In Balizan’s case, though, he is accused of misconduct not only outside the parish but within its walls.

A lawsuit filed in October by a man now living in Tennessee accuses the priest of sexually assaulting him at the parish about a decade ago, when the man was 15.

The lawsuit says Balizan cultivated a friendship with the plaintiff’s mother and cast himself as a mentor and father figure for the boy, who was estranged from his father. Balizan used the trust he had built with them to groom the boy for sexual abuse, the lawsuit alleges.

The criminal charges against Balizan are tied to the unidentified man’s allegations, according to the man’s attorney, and the text messages Balizan is accused of sending him when he was still a boy paint a picture of a priest struggling with his vocation.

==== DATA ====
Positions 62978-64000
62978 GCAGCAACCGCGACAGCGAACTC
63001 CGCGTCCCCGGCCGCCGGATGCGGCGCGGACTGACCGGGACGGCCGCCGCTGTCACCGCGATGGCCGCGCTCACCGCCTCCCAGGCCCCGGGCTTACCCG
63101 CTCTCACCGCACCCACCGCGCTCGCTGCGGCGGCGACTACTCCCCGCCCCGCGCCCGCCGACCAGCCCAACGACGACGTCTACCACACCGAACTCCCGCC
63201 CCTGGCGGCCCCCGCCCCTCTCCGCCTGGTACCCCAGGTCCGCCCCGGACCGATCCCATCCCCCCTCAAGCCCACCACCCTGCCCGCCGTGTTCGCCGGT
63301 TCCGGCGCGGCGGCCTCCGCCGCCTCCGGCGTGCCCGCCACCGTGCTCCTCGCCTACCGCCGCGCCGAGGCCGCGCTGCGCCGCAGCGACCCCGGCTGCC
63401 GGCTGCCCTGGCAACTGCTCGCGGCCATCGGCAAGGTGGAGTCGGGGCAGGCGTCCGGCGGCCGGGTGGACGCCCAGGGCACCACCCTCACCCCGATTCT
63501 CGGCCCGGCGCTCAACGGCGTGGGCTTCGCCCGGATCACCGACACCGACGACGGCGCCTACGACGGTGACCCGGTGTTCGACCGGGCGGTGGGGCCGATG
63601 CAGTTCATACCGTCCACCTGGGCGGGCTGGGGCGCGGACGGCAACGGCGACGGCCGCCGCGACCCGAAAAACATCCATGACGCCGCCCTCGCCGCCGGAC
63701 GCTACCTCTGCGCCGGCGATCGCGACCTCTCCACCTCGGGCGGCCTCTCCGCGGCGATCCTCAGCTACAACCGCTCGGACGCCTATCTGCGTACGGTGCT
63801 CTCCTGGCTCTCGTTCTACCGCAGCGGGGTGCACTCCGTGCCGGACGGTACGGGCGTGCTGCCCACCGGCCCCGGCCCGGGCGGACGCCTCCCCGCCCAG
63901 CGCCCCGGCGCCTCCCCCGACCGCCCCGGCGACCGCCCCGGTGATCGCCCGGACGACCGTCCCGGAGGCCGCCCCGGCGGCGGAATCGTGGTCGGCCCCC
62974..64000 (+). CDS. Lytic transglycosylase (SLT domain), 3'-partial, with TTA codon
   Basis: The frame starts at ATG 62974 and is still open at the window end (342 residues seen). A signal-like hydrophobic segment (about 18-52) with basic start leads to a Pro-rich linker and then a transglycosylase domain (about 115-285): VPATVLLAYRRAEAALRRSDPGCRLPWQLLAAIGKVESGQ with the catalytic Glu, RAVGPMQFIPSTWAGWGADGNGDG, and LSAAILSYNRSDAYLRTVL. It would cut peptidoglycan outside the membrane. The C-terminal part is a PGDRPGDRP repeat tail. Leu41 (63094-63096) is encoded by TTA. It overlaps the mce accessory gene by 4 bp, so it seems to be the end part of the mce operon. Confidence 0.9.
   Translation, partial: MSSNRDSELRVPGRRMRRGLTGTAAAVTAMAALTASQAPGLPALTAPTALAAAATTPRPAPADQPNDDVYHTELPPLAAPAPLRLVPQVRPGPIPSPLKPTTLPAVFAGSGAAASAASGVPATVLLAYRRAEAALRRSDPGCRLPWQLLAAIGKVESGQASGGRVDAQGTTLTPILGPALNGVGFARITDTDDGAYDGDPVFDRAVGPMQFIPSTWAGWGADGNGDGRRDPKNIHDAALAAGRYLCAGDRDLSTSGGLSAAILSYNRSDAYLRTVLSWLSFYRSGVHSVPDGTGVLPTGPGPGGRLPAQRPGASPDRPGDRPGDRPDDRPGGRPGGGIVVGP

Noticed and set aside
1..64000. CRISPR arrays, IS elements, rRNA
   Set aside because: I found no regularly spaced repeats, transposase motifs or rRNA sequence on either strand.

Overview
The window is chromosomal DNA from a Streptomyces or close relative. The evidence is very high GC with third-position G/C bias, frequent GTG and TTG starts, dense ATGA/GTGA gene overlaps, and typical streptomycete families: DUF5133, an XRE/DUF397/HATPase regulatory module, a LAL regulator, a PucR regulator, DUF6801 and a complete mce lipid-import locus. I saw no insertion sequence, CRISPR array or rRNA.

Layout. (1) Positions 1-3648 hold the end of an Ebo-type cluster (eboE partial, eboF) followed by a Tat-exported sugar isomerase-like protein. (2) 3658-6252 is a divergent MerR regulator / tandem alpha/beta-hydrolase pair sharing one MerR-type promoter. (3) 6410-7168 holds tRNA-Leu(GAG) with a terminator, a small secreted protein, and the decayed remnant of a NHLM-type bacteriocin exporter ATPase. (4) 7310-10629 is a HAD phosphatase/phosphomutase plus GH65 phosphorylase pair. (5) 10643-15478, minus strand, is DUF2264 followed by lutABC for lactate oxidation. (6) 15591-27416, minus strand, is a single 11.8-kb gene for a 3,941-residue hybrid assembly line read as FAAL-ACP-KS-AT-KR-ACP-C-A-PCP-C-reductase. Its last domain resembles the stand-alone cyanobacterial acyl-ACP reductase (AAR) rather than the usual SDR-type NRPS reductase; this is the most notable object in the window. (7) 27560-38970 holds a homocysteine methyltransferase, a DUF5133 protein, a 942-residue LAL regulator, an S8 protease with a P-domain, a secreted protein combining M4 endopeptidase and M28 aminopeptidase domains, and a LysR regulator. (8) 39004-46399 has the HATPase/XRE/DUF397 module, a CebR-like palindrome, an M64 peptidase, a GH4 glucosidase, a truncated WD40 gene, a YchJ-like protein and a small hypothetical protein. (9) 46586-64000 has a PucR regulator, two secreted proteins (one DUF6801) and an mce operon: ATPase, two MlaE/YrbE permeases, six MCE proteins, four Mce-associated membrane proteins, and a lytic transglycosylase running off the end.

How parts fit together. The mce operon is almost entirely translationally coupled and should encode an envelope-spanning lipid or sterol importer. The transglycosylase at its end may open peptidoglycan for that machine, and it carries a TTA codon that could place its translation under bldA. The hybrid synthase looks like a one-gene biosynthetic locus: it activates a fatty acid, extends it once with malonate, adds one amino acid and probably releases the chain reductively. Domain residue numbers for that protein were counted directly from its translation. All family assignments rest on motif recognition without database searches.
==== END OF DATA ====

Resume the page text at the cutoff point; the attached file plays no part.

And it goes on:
“I want to be faithful to my promise of celibacy, but desire to be more intimate with you,” Balizan is accused of writing in one of thousands of texts between the priest and his accuser.

“Like I told you before, I only feel bad because of your age. … If you were 18 or over, I wouldn’t feel bad at all because I do love you,” the priest is alleged to have written in another text message.

In court documents, which identify the accuser only as John Doe, prosecutors assert the text messages exhibit “textbook sexual grooming behavior” and “represent a gross misuse of [Balizan’s] position of trust to coerce John Doe into sexual acts.”

Parishioner Mary O’Kane, who has been a member of Santa María de la Paz Catholic Community for about eight years, said she continues to grapple with the allegations against Balizan.